The training needed was to place my hands and fingers in with the young ferrets when they could not harm me and learn biting were unacceptable. To wait until they were older and when the bites hurt withdrawing my hand rapidly for protection would trigger the response in the ferret to bite me as I reacted in the same way as pray would.
The same applies to parrots, snakes, mice, rats, hamsters etc. I can remember a parrot that if you put your fingers too closes to the bars he would bite that drew blood. All because people had not properly handled him at an early age and for self-protection use their bite out of fear.
Correction of older animals when owners have tried everything they think they can, finally give up and call me to ask what they can do to stop such savage behaviour. Is it not better that people know about training at such an early age of a pets life when it cannot harm and it is assuming that the world is a lovely place and harmless. It is better to stop such problems ever occurring rather than having to find someone to come in and correct it at a later date.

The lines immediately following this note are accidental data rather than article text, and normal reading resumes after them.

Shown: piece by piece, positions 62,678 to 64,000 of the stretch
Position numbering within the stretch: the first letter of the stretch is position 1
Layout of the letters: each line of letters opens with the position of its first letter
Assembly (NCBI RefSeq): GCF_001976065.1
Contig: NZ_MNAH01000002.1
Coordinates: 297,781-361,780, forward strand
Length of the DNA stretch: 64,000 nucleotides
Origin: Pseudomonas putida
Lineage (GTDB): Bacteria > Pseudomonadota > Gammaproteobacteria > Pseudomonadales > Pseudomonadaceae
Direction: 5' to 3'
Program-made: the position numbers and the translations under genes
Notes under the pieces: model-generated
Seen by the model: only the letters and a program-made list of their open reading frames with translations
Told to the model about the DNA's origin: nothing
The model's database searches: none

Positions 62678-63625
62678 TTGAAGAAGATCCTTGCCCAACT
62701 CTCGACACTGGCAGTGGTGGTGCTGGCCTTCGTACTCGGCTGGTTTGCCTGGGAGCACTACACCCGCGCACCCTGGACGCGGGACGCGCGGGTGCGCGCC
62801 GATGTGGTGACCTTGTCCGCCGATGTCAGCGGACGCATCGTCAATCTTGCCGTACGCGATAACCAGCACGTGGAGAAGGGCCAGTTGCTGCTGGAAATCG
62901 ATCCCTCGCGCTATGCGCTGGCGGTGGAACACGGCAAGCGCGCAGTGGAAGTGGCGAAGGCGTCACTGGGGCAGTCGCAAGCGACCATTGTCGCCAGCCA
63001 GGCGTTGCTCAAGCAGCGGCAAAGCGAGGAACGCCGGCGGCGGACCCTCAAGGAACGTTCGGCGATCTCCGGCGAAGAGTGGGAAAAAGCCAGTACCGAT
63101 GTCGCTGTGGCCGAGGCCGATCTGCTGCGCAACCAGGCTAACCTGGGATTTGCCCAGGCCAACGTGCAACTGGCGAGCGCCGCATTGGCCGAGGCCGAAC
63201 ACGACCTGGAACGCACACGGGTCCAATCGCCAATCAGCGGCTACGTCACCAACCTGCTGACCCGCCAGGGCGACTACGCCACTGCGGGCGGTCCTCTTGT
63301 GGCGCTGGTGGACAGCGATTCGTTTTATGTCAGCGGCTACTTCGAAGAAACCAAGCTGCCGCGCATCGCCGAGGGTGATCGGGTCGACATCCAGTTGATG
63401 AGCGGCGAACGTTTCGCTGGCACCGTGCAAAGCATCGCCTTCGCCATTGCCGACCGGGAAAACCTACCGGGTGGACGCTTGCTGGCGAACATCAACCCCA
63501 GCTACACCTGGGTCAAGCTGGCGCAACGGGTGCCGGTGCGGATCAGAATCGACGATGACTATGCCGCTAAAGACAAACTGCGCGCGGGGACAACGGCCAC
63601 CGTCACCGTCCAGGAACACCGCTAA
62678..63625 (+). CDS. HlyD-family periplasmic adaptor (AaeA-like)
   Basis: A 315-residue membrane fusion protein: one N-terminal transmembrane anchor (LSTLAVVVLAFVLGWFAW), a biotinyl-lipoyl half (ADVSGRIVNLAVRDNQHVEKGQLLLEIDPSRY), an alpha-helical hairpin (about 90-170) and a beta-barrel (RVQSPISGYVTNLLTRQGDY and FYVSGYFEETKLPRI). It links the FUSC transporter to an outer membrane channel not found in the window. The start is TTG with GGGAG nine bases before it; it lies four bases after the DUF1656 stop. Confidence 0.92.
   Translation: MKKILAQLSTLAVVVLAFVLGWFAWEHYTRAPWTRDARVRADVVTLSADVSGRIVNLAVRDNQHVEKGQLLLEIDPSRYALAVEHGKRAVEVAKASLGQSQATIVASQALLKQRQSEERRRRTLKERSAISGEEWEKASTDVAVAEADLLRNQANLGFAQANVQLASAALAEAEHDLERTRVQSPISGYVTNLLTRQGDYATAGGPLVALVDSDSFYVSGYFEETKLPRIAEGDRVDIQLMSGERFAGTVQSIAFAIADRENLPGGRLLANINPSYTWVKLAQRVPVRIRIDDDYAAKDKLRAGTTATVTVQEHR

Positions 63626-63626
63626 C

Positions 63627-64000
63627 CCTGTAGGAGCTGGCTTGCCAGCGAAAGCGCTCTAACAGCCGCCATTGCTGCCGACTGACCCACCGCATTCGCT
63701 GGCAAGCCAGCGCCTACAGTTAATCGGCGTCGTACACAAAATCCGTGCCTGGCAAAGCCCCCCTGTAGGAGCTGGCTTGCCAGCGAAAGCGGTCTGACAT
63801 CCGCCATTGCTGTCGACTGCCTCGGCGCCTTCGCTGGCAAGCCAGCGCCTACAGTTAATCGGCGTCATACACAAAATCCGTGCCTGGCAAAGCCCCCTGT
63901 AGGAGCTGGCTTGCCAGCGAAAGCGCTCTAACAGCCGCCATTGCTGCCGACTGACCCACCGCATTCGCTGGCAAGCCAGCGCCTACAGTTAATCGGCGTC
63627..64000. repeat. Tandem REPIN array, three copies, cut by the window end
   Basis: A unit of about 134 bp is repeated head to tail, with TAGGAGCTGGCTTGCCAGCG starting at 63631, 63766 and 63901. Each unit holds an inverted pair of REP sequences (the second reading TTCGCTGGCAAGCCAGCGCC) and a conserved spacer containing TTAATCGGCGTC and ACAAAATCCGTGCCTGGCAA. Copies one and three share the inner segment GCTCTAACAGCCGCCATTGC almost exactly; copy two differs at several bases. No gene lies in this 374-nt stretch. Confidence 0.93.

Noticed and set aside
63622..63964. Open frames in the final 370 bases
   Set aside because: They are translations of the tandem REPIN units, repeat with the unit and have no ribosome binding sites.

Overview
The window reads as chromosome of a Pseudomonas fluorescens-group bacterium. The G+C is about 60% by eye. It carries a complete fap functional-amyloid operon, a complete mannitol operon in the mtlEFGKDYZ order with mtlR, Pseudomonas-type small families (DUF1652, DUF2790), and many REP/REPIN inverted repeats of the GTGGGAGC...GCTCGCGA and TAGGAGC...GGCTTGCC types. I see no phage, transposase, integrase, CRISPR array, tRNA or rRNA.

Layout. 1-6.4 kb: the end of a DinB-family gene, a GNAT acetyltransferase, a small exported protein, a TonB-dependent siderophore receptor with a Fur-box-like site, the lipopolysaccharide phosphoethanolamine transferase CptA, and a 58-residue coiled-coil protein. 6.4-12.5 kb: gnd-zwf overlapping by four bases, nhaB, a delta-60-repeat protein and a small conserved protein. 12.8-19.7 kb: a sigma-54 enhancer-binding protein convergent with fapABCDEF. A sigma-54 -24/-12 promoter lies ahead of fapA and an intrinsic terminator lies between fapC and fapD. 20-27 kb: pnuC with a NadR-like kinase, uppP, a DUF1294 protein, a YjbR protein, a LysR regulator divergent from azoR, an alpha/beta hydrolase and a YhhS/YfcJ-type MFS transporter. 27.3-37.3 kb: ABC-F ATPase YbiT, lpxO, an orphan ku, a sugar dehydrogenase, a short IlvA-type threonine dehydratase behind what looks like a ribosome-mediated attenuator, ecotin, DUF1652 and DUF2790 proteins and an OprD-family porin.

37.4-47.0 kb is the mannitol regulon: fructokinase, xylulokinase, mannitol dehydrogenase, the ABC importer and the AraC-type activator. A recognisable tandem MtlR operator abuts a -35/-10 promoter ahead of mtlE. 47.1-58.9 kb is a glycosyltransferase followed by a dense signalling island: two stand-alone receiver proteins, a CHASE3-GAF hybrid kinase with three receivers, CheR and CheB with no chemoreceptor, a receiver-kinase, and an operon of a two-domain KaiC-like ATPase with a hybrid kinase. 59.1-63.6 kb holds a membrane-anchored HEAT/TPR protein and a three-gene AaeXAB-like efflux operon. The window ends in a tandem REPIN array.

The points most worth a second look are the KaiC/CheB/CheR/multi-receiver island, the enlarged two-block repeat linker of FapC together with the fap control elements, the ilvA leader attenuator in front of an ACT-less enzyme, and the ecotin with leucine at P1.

So many people fail to think ahead based on correcting each problem as when and if it appears. Take for instance testing to see if you can remove the puppy’s food bowl for a moment. Osito was on the beach and found a fish. His growl at only 10 weeks was aggressive and he meant it that Kathryn should not to remove it from his mouth. He did not bite but Kathryn took it off him using the imitation of a dog’s gruff growl/bark.
She tested later him by trying to remove his food bowl. At first, he growled and pushed his head hard into the bowl to keep it tight on the floor. He lost and learned Kathryn is his leader, she can do what ever she likes. He now knows all food is hers as it is with any wolf pack.